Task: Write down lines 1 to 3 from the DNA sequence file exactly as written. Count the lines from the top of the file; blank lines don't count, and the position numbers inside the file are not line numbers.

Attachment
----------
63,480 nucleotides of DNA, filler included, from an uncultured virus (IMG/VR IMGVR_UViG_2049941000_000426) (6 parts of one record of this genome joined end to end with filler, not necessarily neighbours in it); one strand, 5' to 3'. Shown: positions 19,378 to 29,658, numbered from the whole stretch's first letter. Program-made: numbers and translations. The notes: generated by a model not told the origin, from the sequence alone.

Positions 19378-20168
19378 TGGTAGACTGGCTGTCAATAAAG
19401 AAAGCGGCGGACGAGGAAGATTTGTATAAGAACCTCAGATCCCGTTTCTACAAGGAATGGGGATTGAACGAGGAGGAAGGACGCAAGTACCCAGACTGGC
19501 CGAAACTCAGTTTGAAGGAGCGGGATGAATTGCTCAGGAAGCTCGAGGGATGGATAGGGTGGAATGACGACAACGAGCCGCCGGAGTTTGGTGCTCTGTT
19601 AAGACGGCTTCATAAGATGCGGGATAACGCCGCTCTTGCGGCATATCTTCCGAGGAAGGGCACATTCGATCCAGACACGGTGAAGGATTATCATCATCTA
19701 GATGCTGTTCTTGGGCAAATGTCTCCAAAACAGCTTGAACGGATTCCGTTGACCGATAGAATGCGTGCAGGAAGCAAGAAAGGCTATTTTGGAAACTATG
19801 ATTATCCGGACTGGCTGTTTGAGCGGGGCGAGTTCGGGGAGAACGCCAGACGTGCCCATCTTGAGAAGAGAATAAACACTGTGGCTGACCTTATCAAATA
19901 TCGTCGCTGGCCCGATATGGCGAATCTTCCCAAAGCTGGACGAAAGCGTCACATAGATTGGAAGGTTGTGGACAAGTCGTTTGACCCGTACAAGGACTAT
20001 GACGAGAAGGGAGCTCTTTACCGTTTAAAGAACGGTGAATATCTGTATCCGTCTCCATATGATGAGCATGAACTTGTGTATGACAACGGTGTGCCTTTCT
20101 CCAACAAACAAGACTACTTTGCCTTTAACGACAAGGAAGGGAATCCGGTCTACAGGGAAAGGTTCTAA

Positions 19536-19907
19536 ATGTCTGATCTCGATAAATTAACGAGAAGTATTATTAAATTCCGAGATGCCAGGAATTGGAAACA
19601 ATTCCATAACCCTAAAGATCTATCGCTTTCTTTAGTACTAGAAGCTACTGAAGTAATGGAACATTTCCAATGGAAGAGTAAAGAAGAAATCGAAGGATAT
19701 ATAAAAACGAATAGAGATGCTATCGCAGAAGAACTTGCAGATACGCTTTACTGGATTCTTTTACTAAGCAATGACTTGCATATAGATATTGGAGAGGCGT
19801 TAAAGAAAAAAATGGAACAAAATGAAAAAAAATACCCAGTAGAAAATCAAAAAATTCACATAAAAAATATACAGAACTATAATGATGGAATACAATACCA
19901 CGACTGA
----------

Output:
63,480 nucleotides of DNA, filler included, from an uncultured virus (IMG/VR IMGVR_UViG_2049941000_000426) (6 parts of one record of this genome joined end to end with filler, not necessarily neighbours in it); one strand, 5' to 3'. Shown: positions 19,378 to 29,658, numbered from the whole stretch's first letter. Program-made: numbers and translations. The notes: generated by a model not told the origin, from the sequence alone.

Positions 19378-20168
19378 TGGTAGACTGGCTGTCAATAAAG